Sunday, 12 May 2013

Highlight Clipping

Photograph 1 - an example of highlight clipping (in the waves)
Firstly, I would admit I had not really noticed the detrimental impact of highlight clipping (the lack of 'roll-off' particularly) in my digital photographs before setting about the highlight clipping exercise. This might have been because I usually shot in the raw camera format and then used the 'recovery' slider or, more recently, the newly introduced 'whites' and 'highlights' sliders to compensate for this within Adobe Camera Raw. Or, it could simply have been because I didn't look closely enough at my photographs (including printing, which was a trait I intended to change).

Photograph 2 - a high contrast scene
   As soon I began looking for highlight clipping within high contrast scenes it became obvious that there wasn't a very smooth 'roll-off' in such scenes. For example, in Photograph 1 of a man and his dog by the beach, at first glance the whites of the sun catching parts of the sea were quite stark. By zooming in to 100% in this jpeg (Figure 1), I could see the whites were indeed completely white with no film-like 'roll-off'.

Figure 1
   I found a setting with high-contrast elements to go about experimenting more critically. I decided to include a highly reflective surface: in this case a lake: to easily produce 'difficult' lighting for my camera to try to handle. Not only was the lake included but I also waited for a sunny day to further increase contrast. As could be seen in the overall photograph (Photograph 2), a lot of the foreground was either in deep shadow or shadow. The lake and the clouds in the sky especially however, were very bright. In the clouds there was some highlight clipping, which was marginal. I had purposefully included this as the course suggested. I used the histogram and the highlight clipping warning in the camera to find a camera setting (in manual mode) where there was just a bit of highlight clipping. Then I adjusted the aperture in one stop increments to create 5 different exposures varying in brightness and importantly 5 different levels of highlight clipping.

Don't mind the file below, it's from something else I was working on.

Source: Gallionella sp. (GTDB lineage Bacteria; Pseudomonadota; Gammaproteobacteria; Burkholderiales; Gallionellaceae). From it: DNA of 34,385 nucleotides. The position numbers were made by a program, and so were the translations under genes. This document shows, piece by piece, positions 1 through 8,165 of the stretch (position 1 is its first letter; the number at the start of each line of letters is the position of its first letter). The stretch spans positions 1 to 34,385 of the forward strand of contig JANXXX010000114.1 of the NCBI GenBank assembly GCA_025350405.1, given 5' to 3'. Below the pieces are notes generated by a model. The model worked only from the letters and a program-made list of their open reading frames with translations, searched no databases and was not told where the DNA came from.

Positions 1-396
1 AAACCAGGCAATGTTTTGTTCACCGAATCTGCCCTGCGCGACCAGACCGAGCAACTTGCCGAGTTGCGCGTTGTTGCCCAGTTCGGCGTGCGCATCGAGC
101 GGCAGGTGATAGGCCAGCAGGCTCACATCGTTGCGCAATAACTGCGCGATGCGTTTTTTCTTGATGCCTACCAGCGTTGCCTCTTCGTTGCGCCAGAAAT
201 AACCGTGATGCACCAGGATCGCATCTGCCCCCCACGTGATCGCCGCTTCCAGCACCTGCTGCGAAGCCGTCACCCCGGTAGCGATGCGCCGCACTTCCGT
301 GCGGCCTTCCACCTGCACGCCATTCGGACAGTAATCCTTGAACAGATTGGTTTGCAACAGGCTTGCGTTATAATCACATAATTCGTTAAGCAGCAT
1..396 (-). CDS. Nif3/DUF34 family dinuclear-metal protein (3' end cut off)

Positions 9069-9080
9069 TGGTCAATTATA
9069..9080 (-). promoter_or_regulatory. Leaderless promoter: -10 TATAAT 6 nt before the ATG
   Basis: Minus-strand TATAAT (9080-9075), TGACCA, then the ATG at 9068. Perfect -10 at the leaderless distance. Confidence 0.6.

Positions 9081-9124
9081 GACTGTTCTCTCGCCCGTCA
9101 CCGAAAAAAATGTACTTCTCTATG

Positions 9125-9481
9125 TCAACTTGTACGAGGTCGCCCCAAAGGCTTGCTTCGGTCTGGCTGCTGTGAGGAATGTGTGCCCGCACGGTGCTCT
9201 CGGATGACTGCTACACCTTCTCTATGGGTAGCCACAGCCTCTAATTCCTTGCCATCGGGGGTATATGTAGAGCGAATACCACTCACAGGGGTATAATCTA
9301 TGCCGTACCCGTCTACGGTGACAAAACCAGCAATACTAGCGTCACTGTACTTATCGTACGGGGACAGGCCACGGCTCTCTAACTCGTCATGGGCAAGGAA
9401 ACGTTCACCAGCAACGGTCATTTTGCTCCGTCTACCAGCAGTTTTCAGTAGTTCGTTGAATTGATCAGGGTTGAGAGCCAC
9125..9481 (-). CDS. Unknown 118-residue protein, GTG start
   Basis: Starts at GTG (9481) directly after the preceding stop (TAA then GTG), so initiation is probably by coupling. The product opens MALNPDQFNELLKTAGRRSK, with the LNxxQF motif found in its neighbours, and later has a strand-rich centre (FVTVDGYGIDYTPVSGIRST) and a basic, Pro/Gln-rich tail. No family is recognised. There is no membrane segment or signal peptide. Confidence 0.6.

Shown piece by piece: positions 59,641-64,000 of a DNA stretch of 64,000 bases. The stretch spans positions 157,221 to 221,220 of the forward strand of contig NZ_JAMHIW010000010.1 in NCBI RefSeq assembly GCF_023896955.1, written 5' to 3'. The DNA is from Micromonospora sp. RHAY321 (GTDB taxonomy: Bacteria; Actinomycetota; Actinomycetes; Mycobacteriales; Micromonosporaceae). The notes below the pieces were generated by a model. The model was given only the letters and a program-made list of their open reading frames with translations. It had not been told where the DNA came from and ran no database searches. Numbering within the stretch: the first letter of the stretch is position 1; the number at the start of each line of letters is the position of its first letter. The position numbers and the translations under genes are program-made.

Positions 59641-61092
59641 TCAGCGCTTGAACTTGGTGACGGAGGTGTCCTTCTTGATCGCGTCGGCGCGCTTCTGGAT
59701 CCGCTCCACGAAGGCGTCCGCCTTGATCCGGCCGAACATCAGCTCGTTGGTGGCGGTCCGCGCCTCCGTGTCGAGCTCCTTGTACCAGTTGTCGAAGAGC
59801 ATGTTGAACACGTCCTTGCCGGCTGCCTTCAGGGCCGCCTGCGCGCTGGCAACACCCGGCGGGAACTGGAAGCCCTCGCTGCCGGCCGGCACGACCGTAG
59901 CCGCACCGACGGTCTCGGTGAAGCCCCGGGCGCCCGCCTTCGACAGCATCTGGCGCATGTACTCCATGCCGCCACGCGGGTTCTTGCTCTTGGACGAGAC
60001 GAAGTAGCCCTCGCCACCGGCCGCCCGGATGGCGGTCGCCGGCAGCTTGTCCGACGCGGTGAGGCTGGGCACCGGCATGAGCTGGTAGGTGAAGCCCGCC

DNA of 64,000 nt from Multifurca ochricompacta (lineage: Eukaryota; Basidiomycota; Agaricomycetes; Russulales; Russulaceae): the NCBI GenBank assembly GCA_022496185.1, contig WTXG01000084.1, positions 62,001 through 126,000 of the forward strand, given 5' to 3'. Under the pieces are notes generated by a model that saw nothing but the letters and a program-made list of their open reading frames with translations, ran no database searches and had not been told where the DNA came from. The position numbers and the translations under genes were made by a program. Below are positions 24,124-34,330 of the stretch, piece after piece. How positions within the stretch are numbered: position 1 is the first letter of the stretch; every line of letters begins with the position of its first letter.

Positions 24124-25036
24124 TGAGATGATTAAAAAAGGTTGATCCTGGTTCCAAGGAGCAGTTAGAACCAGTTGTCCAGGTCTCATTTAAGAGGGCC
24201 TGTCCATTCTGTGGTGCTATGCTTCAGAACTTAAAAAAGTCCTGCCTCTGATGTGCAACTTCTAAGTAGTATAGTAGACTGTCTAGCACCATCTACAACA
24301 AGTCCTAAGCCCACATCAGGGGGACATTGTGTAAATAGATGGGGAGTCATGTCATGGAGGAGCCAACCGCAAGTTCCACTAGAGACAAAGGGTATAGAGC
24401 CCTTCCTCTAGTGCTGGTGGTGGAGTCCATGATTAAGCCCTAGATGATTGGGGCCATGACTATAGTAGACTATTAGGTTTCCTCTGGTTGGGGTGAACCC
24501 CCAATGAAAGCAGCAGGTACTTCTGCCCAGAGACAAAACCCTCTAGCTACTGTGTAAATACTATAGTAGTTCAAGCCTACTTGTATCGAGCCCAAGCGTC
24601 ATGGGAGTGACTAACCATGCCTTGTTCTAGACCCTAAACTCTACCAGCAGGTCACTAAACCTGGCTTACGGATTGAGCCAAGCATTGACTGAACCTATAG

I compared these 5 different exposures side to side in Photoshop, zoomed in to the clouds to better observe the differences in highlight clipping at the brightest part of the image (as can be seen in Figure 1 - brightest to darkest exposure from top to bottom). The first exposure crop showed extreme attributes of lost visual information in the clouds. This attribute decreased steadily as the exposures darkened. I would deem the third, 1 stop darker exposure, as adequate in terms of the retention of highlight detail, with the fourth exposure being a bit too dark for my tastes.

Figure 2
    I couldn't find any visible breaks in whites in any of the exposures when looking at the clouds but on closer inspection of the lake (the other highltight area) I observed such a break. The break was (unsuprisingly) in the first, brightest exposure and it occurred on and around the swan. While still quite minimal, the effect of the break was there, with no roll-off between the swan and its reflection and the lake as can be seen in the 100% crop in Figure 2.

Figure 3
   Again, the next trait I was looking for, wasn't clearly evident but the fringe between the clipped highlights of the clouds and the darker leaves above (in the foreground) did indeed show a colour cast. This only occurred in the first two exposures (the two that possessed highlight clipping) and was not very strong. However, it was still there as can be seen in Figure 3.

   I didn't have to look closely to see the lack of saturation in the clouds though. For me it was very obvious in the first two brightest exposures and even in a lesser extent in the third exposure. The clouds had lost the blue-grey tint present in the fourth and fifth exposures and appeared more washed-out (as seen in Figure 1).

   I shot in the camera's raw format so using the 'highlights' and 'whites' sliders within Adobe Camera Raw (the new replacement sliders for the single 'recovery' slider used in previous versions of Adobe Camera Raw), I adjusted these sliders to achieve what I felt was the most suitable compromise. The compromise I made was to balance the lack of detail in washed-out highligths and the 'strange, unrealistic effects' mentioned in the course.

Figure 4

   When I started experimenting with these two sliders I was first of all taken aback by how effective these sliders seemed to be at bringing back detail. At the end of experimenting I was still impressed but had also learnt an issue I could be aware of in future usage of the sliders. The issue revolved around the detailed parts of the photo, such as the subject's face in the photograph. The more I brought the sliders to the left, the less I found the image's rendition of the face to be realistic. By realistic I am referring to the slightly muted colours of the subject's face in the middle image of Figure 4. Figure 4 (top to bottom) showed the difference between the default setting, an extreme attempt to reduce highlight clipping drastically and a compromise between highlight clipping and realistic facial features (all created from the second brightest exposure raw file).

    Overall I came away from this exercise with the insight that as long as you were cautious in not using the relevant sliders for highlight clipping too aggressively, they were extremely useful tools. This was because without much penalty on image quality they effectively brought out the detail in the clouds.